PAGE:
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The Rooney Question

19 October 2010

Wayne Rooney's life has drawn a Mature rating after he installed that Hot Coffee modification.

Even after a thrilling weekend of Premier League action that saw every game except the Merseyside derby go right down to the final whistle, all anyone in England seems to be talking about right now is a guy who hasn’t scored a goal in open play since March.

The £44,000 question is how the showdown between Wayne Rooney and Sir Alex Ferguson will resolve itself. When United stars like David Beckham, Ruud van Nistelrooy, Gabriel HeinzeRoy Keane, Jaap Stam, and Paul Ince crossed the boss in the past, they were quickly shown the door at the club, and the consensus seems to be that Rooney’s time at the club is nearing an end, too.

I’m not entirely convinced that things are irreparable quite yet. Until Rooney actually does leave Old Trafford, I tend to view this as a negotiation tactic to get a better deal from his employers. Not that the childhood Everton fan suddenly bleeds red, but rather simply because I’m sure Rooney would much rather avoid becoming a hate figure in Stretford, London, and Asia if he can earn close to what he wants at his current club.

However, should things be headed for an acrimonious split, there’s plenty of debate over where Rooney will land. On the surface, it would seem there are really only four realistic options with the financial resources to afford a transfer fee expected to start around £50m: City, Chelsea, Barcelona, and Real Madrid.

While there are those who think Rooney would love to escape the magnifying glass of the intrusive UK media with a move abroad, he doesn’t exactly come across as the worldly type who would enjoy living in a foreign land — especially one where another language is spoken. And while Barcelona have been linked with a move for the Englishman in the past, the Catalan giants already are feeling the effects of a giant wage bill, taking out an emergency loan a few months back just to pay wages. Jose Mourinho’s Real Madrid would make more sense if they hadn’t come out this week and poured cold water on the prospect.

That seems to leave the two English clubs with the deepest pockets. Interestingly, UEFA Financial Fair Play regulations that don’t go into effect until 2012 are being cited as arguments against both clubs making a move for Rooney. This despite the fact City already are expected to to splash out for a big-name striker either in January or next summer, and the fact Chelsea’s aging roster is going to need some additional infusion of younger talent at some point in the next few years and it’s foolish to think their youth setup can provide all of that.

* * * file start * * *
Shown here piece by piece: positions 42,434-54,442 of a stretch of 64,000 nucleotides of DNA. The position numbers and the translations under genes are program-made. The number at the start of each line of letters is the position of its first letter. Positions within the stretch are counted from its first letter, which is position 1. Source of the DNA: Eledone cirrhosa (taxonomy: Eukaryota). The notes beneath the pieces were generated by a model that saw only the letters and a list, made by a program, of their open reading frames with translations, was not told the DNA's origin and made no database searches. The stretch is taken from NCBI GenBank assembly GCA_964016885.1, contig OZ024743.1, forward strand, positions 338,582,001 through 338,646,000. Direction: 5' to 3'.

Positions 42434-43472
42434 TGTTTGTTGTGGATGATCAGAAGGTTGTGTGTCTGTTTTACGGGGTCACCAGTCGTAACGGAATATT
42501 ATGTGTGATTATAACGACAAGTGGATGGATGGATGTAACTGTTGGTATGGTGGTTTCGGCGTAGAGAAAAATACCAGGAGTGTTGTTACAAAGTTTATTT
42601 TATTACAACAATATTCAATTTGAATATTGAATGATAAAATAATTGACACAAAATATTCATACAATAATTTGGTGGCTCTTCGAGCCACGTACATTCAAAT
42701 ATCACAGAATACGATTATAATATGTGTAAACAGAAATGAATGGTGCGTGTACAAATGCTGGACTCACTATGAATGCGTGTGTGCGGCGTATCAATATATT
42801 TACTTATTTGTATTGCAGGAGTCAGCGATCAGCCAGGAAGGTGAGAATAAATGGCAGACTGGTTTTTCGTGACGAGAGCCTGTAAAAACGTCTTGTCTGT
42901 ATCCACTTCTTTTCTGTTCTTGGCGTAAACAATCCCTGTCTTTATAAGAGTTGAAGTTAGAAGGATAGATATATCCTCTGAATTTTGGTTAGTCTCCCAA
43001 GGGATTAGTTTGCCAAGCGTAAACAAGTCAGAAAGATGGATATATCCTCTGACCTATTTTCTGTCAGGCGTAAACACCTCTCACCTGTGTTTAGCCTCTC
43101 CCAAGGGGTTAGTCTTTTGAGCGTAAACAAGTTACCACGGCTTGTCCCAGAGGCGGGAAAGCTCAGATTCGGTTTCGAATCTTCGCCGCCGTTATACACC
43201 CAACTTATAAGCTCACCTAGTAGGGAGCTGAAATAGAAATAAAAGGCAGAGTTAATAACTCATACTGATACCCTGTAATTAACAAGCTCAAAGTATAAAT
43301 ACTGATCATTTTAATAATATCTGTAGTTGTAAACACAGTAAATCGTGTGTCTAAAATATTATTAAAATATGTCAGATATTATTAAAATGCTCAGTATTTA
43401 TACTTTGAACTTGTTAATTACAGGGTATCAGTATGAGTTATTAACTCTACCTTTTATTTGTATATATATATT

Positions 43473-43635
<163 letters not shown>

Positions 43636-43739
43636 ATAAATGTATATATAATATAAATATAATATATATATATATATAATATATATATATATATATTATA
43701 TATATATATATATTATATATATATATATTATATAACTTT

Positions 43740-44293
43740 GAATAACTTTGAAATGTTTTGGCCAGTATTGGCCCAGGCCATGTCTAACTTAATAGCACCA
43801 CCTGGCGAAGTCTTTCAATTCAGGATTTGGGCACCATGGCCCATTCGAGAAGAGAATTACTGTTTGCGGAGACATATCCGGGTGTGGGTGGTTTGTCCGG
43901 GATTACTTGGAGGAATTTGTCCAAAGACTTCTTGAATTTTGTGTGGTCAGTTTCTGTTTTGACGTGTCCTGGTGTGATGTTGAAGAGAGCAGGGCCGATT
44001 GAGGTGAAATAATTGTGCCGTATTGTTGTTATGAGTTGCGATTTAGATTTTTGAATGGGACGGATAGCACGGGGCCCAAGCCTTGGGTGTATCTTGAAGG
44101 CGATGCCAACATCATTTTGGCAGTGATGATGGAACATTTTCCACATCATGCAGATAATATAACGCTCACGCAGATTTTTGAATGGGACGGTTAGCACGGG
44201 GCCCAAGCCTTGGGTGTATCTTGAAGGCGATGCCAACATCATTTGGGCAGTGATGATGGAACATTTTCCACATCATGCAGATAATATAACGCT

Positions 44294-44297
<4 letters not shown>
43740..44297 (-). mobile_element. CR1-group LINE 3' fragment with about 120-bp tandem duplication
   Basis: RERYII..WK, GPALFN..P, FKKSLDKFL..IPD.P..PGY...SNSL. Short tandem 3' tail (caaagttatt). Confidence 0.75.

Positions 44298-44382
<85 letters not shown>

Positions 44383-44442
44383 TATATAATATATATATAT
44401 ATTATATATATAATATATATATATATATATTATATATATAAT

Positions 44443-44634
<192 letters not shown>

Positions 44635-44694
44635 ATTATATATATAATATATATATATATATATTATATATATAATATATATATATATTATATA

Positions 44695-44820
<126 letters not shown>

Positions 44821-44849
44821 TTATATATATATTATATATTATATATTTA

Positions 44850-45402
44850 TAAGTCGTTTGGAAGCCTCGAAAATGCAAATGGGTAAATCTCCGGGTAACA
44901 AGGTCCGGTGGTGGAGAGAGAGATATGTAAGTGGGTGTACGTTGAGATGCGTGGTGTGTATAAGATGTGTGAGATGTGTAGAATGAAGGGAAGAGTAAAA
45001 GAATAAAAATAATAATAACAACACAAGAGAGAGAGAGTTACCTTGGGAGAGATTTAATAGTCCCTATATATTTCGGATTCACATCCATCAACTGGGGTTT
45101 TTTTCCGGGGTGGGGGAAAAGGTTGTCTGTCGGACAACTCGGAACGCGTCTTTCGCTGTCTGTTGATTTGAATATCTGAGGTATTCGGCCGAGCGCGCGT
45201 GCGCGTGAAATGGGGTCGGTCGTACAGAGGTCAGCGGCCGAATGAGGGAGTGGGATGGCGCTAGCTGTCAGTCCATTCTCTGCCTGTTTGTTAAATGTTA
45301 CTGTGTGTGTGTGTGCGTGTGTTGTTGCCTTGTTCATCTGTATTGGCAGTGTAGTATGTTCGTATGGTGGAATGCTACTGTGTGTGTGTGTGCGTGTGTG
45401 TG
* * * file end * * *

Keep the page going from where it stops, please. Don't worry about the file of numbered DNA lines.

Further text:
The Independent raised a very interesting point this morning by pointing out that the Webster ruling applies to Rooney, and that accordingly he could essentially opt out of the remainder of his contract with United this summer by buying out the remaining year of his contract  with a repayment of any wages due him (a mere £5m) plus “a relatively small compensation figure.” The two problems with this possibility are a) the complication of the transfer fee compensation; and b) the fact this has never happened with a megastar or big clubs.

The move that has captured the imagination of the papers and the public the most would be the one into Manchester. If you thought the capture of Carlos Tévez from the exurbs stirred the pot between these two rivals, that’s nothing compared to what you would see should City repeat the trick with United’s top player and fan favorite. Rooney would probably need police protection from the apoplectic red third of Manchester.

As a City fan, I’m torn on the idea of Rooney in sky blue. While there’s no doubting his talent and the off-the-charts schadenfreude we would enjoy from causing United and their fans this kind of historic angst would be absolutely priceless, I’ve never been a big fan of Rooney’s personality. For all the jibes about mercenary players coming to City for the money, the fans want to cheer for likable players, and for all his ability, Rooney just doesn’t strike me as a very likable player.

In any case, this whole Rooney saga looks like it will sell plenty of newspapers and keep Sky Sports News ratings high for the foreseeable future, as I expect this to drag on until at least the summer. What will happen then is really anybody’s guess.

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